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  Classical Editor Rob Barnett    



Carl ORFF (1895-1982)
Carmina Burana

Bo Skovhus (baritone), Jochen Kowalski (alto), Sumi Jo (soprano)
Southend Boys' Choir
London Philharmonic Chorus and Orchestra
Zubin Mehta (conductor)
Rec 1993, The Maltings, Snape
APEX 09274 13772 (60.27)

 

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In 1937, following the performance of Carmina Burana, Orff disowned all his previous compositions, though some were eventually revised and restored. He then explained the unusual background to its creation: 'Fortune smiled on me when she put into my hands a Würzburg second-hand books catalogue, in which I found a title that exercised on me an attraction of frankly magnetic force. It read 'Carmina Burana, Latin and German songs and poems of a 13th century manuscript'.'

On the front page he found the famous picture of 'Fortune with her wheel', beneath which was printed the lines: 'O fortuna, velut luna statu variabilis' ('O fortune, like the moon ever-changing'). This gave him the inspiration to start his project. What he had stumbled upon was a poetry of European stature, emanating from England, France, Spain and Italy. This had been preserved in a monastery, but it is not self-centred and confessional. Orff said, 'A special feature of the music is its static construction. In its verse structure there is no development. A musical formulation, once found, remains the same in all its repetitions, and the effect depends upon the terseness of the statement.'

Although the primary conception had been to create a work for the stage, in fact Carmina has become established into the choral repertory of the concert hall. In this regard Orff's subtitle makes an impressive point: 'Secular songs for solo singers and chorus, with instruments and magical pictures.'

This performance was recorded in 1993 at The Maltings, Snape. The music brings out the best in Mehta, whose experience at handling the drama of operatic performances brings a real sense of involvement and organisation. The recorded sound is a particularly important issue with this wide-ranging work, and this Apex reissue of Teldec's original certainly comes up trumps. The extensive percussion is spectacularly well captured, as for example in the opening climax, when the tam-tam and timpani can rarely have sounded so thrilling in a recorded performance. Indeed, the delivery of the climaxes, both in the performance and the recording, is particularly effective.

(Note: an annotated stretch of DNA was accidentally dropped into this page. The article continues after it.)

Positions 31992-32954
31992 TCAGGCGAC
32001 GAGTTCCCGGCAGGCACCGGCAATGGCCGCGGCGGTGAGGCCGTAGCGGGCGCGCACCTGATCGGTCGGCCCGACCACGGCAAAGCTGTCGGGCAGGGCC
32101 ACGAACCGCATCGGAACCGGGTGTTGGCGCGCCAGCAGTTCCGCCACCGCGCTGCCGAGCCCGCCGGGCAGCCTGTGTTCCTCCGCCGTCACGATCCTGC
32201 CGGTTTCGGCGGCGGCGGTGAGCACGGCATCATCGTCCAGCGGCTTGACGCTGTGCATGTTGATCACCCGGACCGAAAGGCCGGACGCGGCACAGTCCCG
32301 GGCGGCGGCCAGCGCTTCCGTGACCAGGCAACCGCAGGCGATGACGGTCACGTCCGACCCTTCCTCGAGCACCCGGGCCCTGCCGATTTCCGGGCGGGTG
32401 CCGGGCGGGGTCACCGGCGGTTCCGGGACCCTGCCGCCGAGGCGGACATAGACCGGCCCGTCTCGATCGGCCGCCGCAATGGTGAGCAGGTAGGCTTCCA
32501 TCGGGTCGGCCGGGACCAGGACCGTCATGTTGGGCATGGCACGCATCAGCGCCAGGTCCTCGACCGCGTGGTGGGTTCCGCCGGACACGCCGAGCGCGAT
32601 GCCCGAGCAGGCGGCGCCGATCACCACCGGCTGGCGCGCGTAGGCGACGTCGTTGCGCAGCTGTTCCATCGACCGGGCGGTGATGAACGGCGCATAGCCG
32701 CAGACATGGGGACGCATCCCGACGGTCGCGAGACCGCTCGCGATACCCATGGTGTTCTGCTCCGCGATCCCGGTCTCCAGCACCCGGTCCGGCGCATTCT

The choral forces perform well, not only the LPO Chorus but also the Southend Boys, whose contribution at 'Tempus est iocundum' is splendidly committed and energetic. Of the three soloists Sumi Jo is perhaps the best, always creating an enticing and appealing effect, which makes a telling impression in the love music, and allows the lyrical aspect of the work to make its mark. It is no wonder that the chorus in praise of her beauty, 'Ave formosissima' is sung with such richness and exaltation.

The baritone Bo Skovhus copes manfully with the cruelly wide-ranging baritone part, and Jochen Kowalski brings a special quality to his role imitating a roasting swan. However, there is much to be gained by forcing a tenor to sing this part in a falsetto voice, as was Orff's original intention.

Mehta conducts with consummate control of his massed forces. This music suits him well, though he is occasionally a little indulgent with slow tempi when he might move things along. However, that is a matter of interpretation rather than of fact, and this issue, which comes with full texts and translations, is a competitive and welcome addition to the catalogue.


Terry Barfoot


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